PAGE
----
The Age of the Poets
And Other Writings on Twentieth-Century Poetry and Prose
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The Age of the Poets revisits the age-old problem of the relation between literature and philosophy, arguing against both Plato and Heidegger’s famous arguments. Philosophy neither has to ban the poets from the republic nor abdicate its own powers to the sole benefit of poetry or art. Instead, it must declare the end of what Badiou names the “age of the poets,” which stretches from Hölderlin to Celan. Drawing on ideas from his first publication on the subject, “The Autonomy of the Aesthetic Process,” Badiou offers an illuminating set of readings of contemporary French prose writers, giving us fascinating insights into the theory of the novel while also accounting for the specific position of literature between science and ideology.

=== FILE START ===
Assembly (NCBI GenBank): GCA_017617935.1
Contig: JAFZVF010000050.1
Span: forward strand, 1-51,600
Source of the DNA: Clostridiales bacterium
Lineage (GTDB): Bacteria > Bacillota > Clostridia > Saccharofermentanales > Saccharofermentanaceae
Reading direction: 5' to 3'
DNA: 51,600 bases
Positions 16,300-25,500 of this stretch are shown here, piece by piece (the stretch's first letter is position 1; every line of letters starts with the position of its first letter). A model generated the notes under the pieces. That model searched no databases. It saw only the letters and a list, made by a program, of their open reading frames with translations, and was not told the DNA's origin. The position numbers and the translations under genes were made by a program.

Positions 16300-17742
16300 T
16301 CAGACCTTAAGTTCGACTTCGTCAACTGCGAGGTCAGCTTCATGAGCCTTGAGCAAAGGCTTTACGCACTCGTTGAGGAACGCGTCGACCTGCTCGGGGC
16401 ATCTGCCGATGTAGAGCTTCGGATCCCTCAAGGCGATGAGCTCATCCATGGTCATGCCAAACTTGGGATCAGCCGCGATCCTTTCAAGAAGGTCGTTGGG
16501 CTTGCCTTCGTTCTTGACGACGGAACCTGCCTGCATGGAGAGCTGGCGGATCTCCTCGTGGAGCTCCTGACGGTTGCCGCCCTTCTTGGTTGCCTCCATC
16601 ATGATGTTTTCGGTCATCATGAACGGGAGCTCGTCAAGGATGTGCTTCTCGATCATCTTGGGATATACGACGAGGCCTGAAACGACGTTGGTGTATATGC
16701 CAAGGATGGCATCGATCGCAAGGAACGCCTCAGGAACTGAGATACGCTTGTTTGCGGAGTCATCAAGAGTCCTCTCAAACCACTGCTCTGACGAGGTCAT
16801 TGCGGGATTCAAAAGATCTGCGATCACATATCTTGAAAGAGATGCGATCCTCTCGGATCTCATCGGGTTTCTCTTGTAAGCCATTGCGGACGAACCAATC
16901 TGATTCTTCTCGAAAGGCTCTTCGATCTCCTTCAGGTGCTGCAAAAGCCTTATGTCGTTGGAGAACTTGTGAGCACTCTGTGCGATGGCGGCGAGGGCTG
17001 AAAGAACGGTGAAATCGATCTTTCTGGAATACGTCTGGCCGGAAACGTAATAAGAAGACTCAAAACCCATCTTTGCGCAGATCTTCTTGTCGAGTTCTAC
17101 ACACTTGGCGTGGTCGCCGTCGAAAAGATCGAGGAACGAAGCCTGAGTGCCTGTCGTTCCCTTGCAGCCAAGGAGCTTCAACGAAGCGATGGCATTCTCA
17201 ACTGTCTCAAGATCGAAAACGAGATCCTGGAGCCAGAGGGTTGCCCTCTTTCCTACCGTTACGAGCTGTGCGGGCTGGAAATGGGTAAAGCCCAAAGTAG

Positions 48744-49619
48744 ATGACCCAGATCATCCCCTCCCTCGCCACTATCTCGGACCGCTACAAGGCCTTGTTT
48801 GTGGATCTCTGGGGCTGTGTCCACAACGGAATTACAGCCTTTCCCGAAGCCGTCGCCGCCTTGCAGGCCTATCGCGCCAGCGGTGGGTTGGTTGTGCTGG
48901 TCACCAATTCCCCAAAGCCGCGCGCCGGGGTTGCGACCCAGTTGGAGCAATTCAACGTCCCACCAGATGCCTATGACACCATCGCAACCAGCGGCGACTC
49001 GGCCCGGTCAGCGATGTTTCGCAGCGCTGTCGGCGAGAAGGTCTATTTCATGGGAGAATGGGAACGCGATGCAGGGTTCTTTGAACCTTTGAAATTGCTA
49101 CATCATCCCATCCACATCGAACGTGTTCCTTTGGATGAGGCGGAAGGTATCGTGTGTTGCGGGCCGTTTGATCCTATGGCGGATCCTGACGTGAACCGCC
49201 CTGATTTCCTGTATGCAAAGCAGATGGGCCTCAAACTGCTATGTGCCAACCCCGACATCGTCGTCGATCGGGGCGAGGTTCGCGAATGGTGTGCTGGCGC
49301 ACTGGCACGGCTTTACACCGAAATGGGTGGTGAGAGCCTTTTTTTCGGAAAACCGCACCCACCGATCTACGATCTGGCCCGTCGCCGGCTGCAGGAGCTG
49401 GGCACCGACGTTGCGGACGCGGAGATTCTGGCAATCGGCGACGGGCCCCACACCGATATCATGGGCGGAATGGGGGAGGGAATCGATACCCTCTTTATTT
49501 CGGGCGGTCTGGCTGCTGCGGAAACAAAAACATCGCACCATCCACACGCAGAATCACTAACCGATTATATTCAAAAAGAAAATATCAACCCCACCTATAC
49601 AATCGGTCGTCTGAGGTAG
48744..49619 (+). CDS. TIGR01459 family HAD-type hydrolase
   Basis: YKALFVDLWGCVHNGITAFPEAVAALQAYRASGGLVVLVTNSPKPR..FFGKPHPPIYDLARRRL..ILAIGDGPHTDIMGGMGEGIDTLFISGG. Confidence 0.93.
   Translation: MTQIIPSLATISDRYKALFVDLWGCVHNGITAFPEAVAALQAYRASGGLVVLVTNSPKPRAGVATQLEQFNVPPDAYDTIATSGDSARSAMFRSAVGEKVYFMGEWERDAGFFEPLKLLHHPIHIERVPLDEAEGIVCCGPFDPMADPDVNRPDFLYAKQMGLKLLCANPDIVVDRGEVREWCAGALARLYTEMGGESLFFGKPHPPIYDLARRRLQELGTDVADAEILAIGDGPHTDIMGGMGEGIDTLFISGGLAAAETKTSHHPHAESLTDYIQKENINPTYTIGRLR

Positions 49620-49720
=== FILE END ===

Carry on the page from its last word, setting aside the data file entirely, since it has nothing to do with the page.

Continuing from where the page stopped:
Verso, 9781781685709, 256pp.
Publication Date: November 18, 2014
About the Author
Alain Badiou teaches Philosophy at the Ecole normale supérieure and the Collège international de philosophie in Paris. In addition to several novels, plays and political essays, he has published a number of major philosophical works, including Theory of the Subject; Being and Event; Manifesto for Philosophy; and Gilles Deleuze. His recent books include The Rebirth of History; Ethics; Metapolitics; Polemics; The Communist Hypothesis; Five Lessons on Wagner; and Wittgenstein’s Antiphilosophy.